When Ziad Ammar arrived in Canada, he had been out of jail for only three months. Tortured and starved in one of the prisons of Bashar al-Assad’s regime, he was weak and malnourished. It was not the best state in which to face a Canadian winter. “I bought everything that I needed for a whole month and then never left the house,” he said, laughing.
Ammar, whose name has been changed to protect family members still in Syria, arrived in Montreal in the autumn of 2014. A native of Latakia, a coastal city on the glittering Mediterranean, he had never faced harsh winters, certainly nothing close to the blanket of snow that often adorns his new home city.
Having to get used to the Canadian cold, and quickly, he took to developing his culinary skills, cooking Syrian dishes after work. Now he regularly makes kibbeh labanieh, meatballs made with bulgur and cooked in a yoghurt stew, the quintessential comfort food, and a lentil soup that reminds him of the version he used to order at a specific restaurant every time he drove from Latakia to Aleppo. He also serves up traditional knafeh pastry, served warm with piping-hot sugar syrup, alongside a glass of salep, a creamy Ottoman drink made with orchid flour, milk and cinnamon.
“Sitting around a table of food with family in the cold makes you feel warm,” said Ammar, who has been reunited with his wife in Montreal. “Here, you can have that same feeling of warmth because of the memories.”
Over the past three years, Canada has accepted more than 50,000 Syrian refugees as part of government- and privately-sponsored resettlement programmes. In an initiative that ran counter to the global mood of growing xenophobia and rightwing populism, its prime minister, Justin Trudeau, welcomed the first group of Syrians arriving as part of the government’s campaign in late 2015. Many who came after enduring war and displacement, and the misery of refugee camps in the Middle East, set about rebuilding their lives in Canada.
Added to the usual challenges of integration – finding work, accommodation and acquiring the language – learning to love the Canadian winter has proved a formidable task.
In Montreal this weekend temperatures are expected to plunge to -20C with occasional snow flurries. The city launched a partial snow-clearing effort on Friday morning but freezing temperatures have made it extremely difficult for municipal workers to de-ice pavements. Horror stories – such as one from 1 January in which a couple driving on a highway in Quebec had their windshield shattered by flying ice – make it tempting to stay at home.
Yesterday the weather in Damascus, by contrast, was bright and sunny, with a high temperature of 14C.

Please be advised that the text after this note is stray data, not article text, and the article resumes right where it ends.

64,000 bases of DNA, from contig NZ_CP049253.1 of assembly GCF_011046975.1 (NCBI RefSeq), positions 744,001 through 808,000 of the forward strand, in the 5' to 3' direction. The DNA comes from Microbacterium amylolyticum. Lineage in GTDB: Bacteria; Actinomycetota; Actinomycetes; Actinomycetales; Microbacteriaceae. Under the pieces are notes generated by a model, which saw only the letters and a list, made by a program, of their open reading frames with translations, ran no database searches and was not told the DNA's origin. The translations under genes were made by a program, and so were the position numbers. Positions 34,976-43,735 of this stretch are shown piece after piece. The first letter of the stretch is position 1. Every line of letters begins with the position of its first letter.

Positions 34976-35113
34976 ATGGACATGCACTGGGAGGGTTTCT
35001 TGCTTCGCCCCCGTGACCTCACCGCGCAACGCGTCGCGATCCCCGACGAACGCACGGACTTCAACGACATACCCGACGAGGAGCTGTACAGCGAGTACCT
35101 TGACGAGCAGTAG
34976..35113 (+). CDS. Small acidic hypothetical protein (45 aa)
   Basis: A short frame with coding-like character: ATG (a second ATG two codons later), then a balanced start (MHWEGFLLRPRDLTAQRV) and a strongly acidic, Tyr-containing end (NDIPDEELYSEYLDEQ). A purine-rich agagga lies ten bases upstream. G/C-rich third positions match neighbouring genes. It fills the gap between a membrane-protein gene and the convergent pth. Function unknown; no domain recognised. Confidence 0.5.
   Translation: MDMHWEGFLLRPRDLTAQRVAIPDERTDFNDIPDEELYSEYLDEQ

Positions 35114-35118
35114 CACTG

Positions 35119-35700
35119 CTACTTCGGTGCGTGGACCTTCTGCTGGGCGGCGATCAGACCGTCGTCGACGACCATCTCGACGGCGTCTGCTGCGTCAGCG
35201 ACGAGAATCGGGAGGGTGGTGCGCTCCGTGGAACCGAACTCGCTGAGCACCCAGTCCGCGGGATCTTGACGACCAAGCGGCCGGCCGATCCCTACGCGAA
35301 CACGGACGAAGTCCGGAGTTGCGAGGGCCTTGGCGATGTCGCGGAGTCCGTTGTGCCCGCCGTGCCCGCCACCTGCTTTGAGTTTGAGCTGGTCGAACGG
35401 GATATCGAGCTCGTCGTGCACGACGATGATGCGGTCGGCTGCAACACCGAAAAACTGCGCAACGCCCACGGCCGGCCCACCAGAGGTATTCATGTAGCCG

Syrians in Canada have countless stories about their first winter in the country – hibernating for weeks on end; the first few times they slipped on ice and broke a limb; miscalculating how long they would have to wait in -20C for the bus; shopping for proper winter coats and boots; or splashing hands with hot water after a walk in freezing weather.
For many new arrivals, the shock of the whole thing can drive them indoors.
“If there’s a tiny bit of snow, they won’t come,” said Joulnar El Husseini-McCormick, an estate agent who volunteers to translate for newly arrived refugees at government departments, and who is originally from Homs herself.
“You call them and they say, ‘It’s cold’. I remember one of them asked to postpone the appointment until March. I told her that in March there is snow,” she laughed.
“They’d ask us if they can keep the kids at home when it snows,” she added. “We told them, ‘You can’t keep them at home for six months!’”
In Montreal the shopping districts, cafes and restaurants were bustling and alive ahead of the holidays. The city also boasts an extensive underground network of pedestrian tunnels to avoid the worst of the weather. But as the Christmas lights came down and local markets with mulled wine and were dismantled, winter really began to set in. Charming festive vistas are giving way to brutal icy streets and freezing rain.
Rather than conjuring up scenes of familial gatherings and comforting childhood memories, winter, for some new arrivals, symbolises a greater estrangement: a reminder of the warmth of communities they left behind, however torn apart by war they may have become. It can become a powerful sign of how different their new home is from the one they fled.
“I was alone when I arrived in Canada in January and had no idea how cold it was,” said Dina Haddad, who is also from Latakia and arrived in Canada a year ago.
“When I would take the bus, I didn’t know it arrived at specific times, so I’d freeze and my hands would turn white from the cold until they were numb, and I would cry and say, ‘I wish I never came to this cold’. People would gather around me and ask me, ‘Are you OK, ma’am?’ because of how much I was crying. Eventually, things worked out.”
For those who remain inconsolable, there is always the promise of spring. “I do regret it when I’m waiting for a bus, it’s -20C, windy, and the bus is late,” said El Husseini-McCormick, who moved to Montreal in 2014 with her Canadian husband. “That’s the peak of regret. I think to myself, what brought me here?”
“But when it’s 10 degrees and people are smiling, and you realise it’s spring, you’ll see it,” she added. “Spring is the best feeling in the world.”